Yes, why bring in another speed guy when the running game is not part of the Sox philosophy? Curious to see how much the Sox would be willing to pay to move Lackey.
+1 on foulpole75's comments. Yes, giving a 43-year-old guy a two-year contract is an iffy proposition, but picking these last two years as the sample size for a career roundup piece could be interpreted as an exercise in selective sniping.
From age 40-42, Wakefield went 38-28, with ERA+'s of 100, 112, and 103, in 500 IP. During that time, he earned $12 million under a deal in which the club was essentially allowed to renew him for $4 million per year whenever they wanted to. That's a pretty good deal. And while one certainly does not want to overpay a player for his past work when he is almost certainly going to provide diminishing returns in the future, it's not like the Red Sox committed $48 million over 3 years to a SS going into his age 37 season, or even $82.5 million to a 31-year-old starting pitcher with an 87-76 career record.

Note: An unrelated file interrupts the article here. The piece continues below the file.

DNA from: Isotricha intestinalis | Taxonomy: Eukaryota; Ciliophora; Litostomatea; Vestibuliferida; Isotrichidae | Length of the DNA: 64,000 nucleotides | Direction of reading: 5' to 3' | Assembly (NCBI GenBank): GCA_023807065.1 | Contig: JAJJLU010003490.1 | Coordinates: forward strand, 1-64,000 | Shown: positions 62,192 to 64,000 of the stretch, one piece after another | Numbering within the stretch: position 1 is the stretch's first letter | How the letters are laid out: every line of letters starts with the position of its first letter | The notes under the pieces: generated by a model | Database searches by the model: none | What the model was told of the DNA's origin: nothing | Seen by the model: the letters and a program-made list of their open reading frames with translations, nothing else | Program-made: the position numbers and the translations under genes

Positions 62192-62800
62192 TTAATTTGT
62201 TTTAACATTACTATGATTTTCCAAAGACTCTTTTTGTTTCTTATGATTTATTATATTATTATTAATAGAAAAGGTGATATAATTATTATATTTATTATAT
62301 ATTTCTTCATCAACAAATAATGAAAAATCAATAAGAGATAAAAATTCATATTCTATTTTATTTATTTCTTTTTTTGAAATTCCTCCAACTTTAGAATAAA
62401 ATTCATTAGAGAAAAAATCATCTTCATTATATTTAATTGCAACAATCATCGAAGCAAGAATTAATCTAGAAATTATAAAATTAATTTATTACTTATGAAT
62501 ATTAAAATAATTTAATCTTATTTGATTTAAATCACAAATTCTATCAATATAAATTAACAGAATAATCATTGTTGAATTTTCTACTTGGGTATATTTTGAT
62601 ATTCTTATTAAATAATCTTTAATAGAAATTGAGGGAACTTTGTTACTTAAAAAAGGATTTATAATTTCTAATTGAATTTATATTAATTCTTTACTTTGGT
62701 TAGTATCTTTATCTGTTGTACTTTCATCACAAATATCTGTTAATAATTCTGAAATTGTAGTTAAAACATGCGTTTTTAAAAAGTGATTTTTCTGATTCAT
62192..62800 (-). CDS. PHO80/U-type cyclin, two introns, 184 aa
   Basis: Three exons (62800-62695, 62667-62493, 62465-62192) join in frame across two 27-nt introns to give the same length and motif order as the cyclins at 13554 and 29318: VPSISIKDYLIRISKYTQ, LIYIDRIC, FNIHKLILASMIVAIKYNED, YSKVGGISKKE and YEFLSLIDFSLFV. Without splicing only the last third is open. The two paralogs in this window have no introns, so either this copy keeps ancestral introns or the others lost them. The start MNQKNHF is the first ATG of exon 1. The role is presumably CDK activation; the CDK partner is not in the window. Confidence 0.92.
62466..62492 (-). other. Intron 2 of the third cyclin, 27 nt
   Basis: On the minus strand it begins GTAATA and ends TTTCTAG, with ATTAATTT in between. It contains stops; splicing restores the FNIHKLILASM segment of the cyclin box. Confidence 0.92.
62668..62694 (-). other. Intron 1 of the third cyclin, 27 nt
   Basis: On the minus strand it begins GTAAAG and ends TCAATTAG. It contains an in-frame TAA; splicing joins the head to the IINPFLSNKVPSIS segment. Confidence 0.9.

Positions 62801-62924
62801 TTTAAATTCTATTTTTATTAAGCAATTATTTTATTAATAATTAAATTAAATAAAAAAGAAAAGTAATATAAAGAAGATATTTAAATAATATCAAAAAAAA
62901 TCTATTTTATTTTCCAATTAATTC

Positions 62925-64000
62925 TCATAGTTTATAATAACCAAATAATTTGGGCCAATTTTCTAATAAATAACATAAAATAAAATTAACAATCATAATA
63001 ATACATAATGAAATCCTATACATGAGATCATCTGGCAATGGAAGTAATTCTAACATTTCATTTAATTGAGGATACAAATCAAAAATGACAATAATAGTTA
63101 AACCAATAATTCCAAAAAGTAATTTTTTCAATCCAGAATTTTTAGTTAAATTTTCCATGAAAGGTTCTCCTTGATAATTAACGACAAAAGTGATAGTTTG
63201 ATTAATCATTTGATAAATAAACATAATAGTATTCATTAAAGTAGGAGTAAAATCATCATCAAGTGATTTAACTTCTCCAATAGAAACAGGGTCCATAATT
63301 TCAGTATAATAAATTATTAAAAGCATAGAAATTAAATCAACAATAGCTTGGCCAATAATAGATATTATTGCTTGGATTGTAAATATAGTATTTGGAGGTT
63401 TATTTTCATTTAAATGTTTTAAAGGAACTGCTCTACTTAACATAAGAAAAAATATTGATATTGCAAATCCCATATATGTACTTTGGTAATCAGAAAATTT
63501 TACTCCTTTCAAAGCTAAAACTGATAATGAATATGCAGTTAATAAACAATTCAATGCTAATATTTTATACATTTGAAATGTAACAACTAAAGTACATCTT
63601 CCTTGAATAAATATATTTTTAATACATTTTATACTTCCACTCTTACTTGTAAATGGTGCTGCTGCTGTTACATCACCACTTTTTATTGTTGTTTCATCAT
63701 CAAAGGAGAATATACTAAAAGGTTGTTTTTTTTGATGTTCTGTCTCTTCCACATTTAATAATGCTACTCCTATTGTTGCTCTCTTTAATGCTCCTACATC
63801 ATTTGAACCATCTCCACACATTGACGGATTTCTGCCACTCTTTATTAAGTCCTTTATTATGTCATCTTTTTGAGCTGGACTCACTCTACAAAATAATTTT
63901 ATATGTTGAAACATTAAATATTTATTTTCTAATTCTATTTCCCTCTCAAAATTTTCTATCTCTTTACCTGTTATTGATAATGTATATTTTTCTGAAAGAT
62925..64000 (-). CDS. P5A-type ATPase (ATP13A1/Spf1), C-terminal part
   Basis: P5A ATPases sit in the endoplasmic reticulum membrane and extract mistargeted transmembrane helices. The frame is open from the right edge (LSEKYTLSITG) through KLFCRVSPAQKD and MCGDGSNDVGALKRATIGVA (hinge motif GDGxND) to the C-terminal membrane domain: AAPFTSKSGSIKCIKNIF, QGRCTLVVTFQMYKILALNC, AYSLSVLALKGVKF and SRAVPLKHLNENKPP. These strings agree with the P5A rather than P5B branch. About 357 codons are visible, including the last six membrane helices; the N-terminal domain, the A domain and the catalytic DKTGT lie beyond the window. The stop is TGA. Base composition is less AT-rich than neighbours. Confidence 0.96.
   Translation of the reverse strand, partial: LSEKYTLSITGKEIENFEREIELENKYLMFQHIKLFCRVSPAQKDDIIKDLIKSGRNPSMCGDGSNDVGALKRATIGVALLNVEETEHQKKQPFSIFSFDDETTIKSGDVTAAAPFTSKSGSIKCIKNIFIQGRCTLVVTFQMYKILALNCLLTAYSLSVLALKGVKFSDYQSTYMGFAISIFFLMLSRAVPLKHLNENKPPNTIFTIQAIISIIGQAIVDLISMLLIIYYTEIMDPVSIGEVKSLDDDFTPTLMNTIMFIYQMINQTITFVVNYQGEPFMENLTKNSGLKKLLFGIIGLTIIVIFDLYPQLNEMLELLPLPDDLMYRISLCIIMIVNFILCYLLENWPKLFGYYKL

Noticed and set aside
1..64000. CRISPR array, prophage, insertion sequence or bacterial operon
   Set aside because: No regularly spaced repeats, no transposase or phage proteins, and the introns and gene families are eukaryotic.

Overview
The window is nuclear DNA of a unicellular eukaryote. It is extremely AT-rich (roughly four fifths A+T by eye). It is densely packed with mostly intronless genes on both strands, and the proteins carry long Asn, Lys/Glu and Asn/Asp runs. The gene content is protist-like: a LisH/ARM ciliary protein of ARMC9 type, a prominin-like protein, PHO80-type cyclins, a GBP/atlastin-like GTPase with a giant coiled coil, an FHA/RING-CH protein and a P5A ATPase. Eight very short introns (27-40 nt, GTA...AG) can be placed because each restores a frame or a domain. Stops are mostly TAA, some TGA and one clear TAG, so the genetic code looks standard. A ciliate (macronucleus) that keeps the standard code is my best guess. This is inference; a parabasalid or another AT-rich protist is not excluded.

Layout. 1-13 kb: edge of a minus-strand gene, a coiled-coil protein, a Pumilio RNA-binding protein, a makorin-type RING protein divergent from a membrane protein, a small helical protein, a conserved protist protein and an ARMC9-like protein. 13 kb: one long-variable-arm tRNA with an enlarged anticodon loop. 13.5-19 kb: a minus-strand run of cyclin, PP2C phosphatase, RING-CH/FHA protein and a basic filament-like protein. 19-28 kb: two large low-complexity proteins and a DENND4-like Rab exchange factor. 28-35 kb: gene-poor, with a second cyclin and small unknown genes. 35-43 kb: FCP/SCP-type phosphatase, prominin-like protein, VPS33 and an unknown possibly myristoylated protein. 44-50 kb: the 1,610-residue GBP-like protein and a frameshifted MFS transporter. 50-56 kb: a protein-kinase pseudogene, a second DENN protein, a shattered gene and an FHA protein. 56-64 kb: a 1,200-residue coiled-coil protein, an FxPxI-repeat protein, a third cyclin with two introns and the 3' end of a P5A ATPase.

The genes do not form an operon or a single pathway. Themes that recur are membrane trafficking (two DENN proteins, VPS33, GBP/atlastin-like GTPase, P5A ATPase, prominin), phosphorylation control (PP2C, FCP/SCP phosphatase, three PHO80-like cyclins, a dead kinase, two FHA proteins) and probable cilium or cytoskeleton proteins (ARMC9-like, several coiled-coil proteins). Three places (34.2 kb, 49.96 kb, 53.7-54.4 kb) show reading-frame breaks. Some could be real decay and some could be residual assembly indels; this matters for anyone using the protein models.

No, they committed $5 million to a guy whose ERA+ numbers over the past two seasons (81 and 82) are remarkably similar to those of AJ Burnett (82 and 84). The Red Sox paid $5 million for those numbers, the Yankees $33 million.
I realize that resorting to an AJ comparison (at $16.5 million per season) is kind of a worst-case scenario, but I am fairly certain that Wakefield delivered almost exactly what the Sox brass was expecting when they signed the deal.
In the end, Wakefield has given the Red Sox 186 wins for about $53.5 million, which is about $288K per win. That's great value. In the past five years, for a total of $17 million, he's 50-54, and in terms of ERA+, he's had two average years, one good year, and two poor ones.